What Does Transcendental Mean In Math?


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Yooti Bhansali Profile
Yooti Bhansali answered
In the area of mathematics, a transcendental number is that number which is either real or complex, but is not algebraic. In other words, a transcendental number is that which is not the answer to a non zero polynomial equation having integer coefficients.

The most widely known instance of a transcendental number is pi. Only limited sets of transcendental numbers are identified by man, as establishing that a particular number is transcendental in nature is very complicated.

The possible credit for identifying and describing transcendental numbers in the modern context goes to Euler. The word 'transcendentals' derives from Leibniz in a paper he wrote in 1682; proving sin (x) was not an algebraic function of x (2). The presence of transcendental numbers was first identified by Joseph Liouville in the year 1844.
Thomas Gallagher Profile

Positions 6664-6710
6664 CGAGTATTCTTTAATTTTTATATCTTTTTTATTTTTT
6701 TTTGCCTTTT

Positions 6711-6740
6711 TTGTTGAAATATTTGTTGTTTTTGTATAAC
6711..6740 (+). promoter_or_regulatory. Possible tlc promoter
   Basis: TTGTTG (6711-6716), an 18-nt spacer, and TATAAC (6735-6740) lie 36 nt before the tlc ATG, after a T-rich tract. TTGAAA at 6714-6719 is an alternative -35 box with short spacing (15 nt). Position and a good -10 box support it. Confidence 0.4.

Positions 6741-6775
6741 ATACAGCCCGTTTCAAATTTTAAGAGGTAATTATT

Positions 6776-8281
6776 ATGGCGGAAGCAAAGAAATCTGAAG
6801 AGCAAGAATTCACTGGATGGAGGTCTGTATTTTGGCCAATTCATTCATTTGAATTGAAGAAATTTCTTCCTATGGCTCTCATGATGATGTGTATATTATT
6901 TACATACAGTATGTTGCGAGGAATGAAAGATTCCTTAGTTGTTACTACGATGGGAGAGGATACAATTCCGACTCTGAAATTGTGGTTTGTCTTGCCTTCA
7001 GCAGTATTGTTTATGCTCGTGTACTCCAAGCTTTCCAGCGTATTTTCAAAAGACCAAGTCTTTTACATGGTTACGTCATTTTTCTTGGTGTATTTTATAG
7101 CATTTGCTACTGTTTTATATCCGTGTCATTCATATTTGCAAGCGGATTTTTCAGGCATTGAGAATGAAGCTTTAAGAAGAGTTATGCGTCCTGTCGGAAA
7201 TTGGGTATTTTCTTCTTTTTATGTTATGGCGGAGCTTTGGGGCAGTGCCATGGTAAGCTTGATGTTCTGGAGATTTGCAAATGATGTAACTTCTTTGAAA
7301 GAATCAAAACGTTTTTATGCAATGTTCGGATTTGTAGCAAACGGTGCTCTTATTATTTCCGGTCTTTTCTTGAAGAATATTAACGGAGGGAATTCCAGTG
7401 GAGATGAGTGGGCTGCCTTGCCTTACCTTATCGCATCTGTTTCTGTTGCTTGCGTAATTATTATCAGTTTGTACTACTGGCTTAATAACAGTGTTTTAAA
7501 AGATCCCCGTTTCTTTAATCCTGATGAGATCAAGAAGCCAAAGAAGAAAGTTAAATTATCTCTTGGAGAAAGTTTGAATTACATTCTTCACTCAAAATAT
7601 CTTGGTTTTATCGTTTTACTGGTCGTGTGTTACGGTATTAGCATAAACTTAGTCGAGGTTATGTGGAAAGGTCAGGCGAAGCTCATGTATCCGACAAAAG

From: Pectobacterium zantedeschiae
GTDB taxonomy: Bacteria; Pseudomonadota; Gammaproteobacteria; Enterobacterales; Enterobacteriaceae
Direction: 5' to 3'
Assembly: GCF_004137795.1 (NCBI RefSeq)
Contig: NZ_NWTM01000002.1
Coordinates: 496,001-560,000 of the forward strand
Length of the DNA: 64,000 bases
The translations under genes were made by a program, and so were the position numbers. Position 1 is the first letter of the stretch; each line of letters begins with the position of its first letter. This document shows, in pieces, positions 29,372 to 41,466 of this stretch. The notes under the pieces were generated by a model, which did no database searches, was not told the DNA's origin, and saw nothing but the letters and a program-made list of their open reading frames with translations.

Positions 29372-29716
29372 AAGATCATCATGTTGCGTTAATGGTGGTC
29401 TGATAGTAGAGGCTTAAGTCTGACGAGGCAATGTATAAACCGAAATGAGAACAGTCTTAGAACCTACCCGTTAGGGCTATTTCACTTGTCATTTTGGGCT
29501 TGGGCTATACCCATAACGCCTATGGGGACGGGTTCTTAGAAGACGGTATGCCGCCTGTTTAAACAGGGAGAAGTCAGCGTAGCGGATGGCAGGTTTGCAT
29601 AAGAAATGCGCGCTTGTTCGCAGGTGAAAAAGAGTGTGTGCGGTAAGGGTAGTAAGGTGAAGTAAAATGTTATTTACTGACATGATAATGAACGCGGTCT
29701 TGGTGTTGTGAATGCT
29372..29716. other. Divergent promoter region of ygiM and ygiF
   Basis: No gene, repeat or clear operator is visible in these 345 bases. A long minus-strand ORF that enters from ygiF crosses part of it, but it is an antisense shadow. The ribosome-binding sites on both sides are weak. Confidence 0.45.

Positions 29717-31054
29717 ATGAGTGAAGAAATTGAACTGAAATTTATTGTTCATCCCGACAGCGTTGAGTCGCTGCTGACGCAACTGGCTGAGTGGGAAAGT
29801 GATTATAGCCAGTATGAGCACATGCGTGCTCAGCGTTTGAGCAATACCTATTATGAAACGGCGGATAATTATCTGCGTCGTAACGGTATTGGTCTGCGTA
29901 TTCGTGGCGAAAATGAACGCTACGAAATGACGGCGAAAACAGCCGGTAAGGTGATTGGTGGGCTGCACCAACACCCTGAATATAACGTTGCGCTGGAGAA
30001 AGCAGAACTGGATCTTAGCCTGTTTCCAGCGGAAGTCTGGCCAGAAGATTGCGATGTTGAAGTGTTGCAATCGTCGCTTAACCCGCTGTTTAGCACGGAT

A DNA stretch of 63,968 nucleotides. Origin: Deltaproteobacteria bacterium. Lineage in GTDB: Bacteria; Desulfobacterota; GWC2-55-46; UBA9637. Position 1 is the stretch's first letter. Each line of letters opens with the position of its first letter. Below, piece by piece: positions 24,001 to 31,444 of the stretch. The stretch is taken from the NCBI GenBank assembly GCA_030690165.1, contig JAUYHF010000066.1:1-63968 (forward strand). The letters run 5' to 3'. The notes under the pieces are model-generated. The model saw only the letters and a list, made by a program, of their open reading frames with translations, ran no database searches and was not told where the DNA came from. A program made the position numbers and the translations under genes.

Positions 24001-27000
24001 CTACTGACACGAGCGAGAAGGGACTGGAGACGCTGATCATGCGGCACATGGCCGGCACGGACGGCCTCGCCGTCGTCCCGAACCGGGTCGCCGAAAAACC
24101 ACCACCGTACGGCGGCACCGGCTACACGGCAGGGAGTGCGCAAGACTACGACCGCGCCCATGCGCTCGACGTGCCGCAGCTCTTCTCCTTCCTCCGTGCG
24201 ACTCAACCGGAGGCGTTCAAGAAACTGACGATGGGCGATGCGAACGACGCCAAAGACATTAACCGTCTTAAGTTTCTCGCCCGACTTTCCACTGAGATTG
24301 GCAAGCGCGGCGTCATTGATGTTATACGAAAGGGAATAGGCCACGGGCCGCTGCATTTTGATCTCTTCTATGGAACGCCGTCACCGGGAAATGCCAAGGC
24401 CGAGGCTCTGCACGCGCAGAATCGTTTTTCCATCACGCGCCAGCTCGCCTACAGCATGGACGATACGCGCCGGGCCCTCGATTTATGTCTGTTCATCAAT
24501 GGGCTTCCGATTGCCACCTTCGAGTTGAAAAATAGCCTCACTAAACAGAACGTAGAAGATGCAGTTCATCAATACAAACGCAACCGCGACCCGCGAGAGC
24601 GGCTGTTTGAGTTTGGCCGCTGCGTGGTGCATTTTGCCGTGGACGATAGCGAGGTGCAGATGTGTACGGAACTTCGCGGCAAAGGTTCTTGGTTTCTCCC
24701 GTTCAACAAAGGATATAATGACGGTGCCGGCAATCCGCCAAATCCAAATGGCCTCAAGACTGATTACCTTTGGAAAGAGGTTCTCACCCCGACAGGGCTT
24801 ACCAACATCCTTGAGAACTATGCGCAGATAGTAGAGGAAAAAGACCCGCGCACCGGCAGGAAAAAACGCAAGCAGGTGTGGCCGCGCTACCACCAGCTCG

In mathematics, a transcendental number is a number (possibly a complex number) which is not algebraic—that is, it is not a solution of a non-constant polynomial equation with rationalcoefficients.The most prominent examples of transcendental numbers are π and e. Only a few classes of transcendental numbers are known. This is partly because it can be extremely difficult to show that a given number is transcendental.However, transcendental numbers are not rare: Indeed, almost all real and complex numbers are transcendental, since the algebraic numbers are countable, but the sets of real and complex numbers are uncountable. All real transcendental numbers are irrational, since all rational numbers are algebraic. The converse is not true: Not all irrational numbers are transcendental (however, most are).

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